Due to the recent change in regulatory bodies, crypto businesses are now being asked to prevent their customers from facilitating transactions used for money laundering and other illicit activities such a purchasing illegal goods or services. A preventative measure called Know Your Transaction (KYT) has become a necessity to combat this.

KYT services use on-chain analysis to determine if a sender's address is high or low risk.

However I have recently come across the issue that some bitcoin transactions appear to have multiple input addresses (example). I have read some posts here outlining that it is difficult to determine the true sender address from one of these transactions.

I would like to know if providing one of the sender addresses is good enough for the KYT service to determine if the transaction is high risk, or should I attempt to pass each of the sender addresses (for multi-sender transactions) as separate transactions. One drawback of the latter is that we pay per usage for each sender address, so it would result in higher fees.

I would like to point out that:

  1. I am using Coinbase Analytics
  2. I'm not sure if this is relevant but the transaction occurs on-chain and if it is flagged as high risk we would return the BTC to the customer
  • The intersection of regulating bodies and technical reality is where things stop really making sense. 'To' and 'from' labels exist at the human-interaction-layer, and the human-interaction-layer may actually map very poorly onto the bitcoin-movement-layer. In fact, the bitcoin-movement layer may not look anything like the human-interaction-layer at all! So whatever way you end up interpreting and implementing this regulatory policy, it'll probably not match reality perfectly well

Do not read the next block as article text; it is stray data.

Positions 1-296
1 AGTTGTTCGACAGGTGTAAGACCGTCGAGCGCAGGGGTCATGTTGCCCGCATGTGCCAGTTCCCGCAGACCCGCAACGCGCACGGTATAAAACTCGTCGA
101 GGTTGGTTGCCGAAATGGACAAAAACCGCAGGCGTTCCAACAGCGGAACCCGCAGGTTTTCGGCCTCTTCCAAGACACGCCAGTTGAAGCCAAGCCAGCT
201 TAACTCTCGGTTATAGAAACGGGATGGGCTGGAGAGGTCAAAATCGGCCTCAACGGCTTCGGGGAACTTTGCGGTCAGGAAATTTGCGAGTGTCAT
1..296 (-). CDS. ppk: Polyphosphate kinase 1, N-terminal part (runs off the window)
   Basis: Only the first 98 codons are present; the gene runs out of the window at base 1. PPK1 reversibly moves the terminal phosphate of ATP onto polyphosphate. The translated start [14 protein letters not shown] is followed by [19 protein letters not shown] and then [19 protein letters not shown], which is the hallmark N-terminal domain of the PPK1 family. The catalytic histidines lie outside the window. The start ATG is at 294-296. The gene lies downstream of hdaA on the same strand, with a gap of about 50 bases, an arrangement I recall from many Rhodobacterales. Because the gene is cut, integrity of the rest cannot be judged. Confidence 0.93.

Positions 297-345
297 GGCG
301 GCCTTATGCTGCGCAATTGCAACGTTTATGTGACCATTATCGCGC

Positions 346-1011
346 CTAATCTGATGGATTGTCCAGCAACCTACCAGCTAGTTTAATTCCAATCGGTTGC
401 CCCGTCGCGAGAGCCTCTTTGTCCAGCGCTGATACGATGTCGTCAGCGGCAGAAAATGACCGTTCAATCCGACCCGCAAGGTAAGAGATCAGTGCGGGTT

– chytrik
    Aug 4, 2022 at 7:34
  • @chytrik I would like to point out that we generate a wallet address for the customer to send us BTC, so I know the receiver address but not the sender address. Apologies if this is not what you meant. Aug 4, 2022 at 8:07
  • Yes, I did understand that. Your job here is just tough, as the regulators want their policy followed, even if it is nonsensical at a technical level. I'm sure there will be some method that is considered 'best practices' you will unfortunately have to follow, but as @redgrittybrick mentioned, thats a question best directed to your compliance team / lawyers / etc.
    – chytrik
    Aug 6, 2022 at 6:12

1 Answer 1


I would like to know if providing one of the sender addresses is good enough for the KYT service to determine if the transaction is high risk

I don't see how it could be good enough. If one of the other sender addresses is high risk, your service would give a false result. Wouldn't you knowingly have failed to adequately assess the risk and thereby aided in the processing of criminally obtained funds? At the least it seems negligent.

However I am not a KYT compliance officer, just some random person in the Internet. You should probably instead ask both your KYT service and a lawyer.

  • As you can see in the below transaction, there are 4 input addresses. So if the KYT service is intelligent enough, it would check all four input addresses. This is essentially my question. Apologies for not clarifying. blockchain.com/btc/tx/… Aug 4, 2022 at 10:01
  • To provide an accurate and complete assessment of a transaction, the KYT service must check every input to that transaction. If the KYT service does this for any referred transaction, you don't need to provide any addresses at all. I suggest you ask your KYT service about this. Aug 4, 2022 at 11:06
  • The thing is we pay for a third party fraud prevention service who have a direct connection with Coinbase Analytics, so I thought I had a better chance asking here, but I will send them my query now and see what they say. Aug 5, 2022 at 8:11

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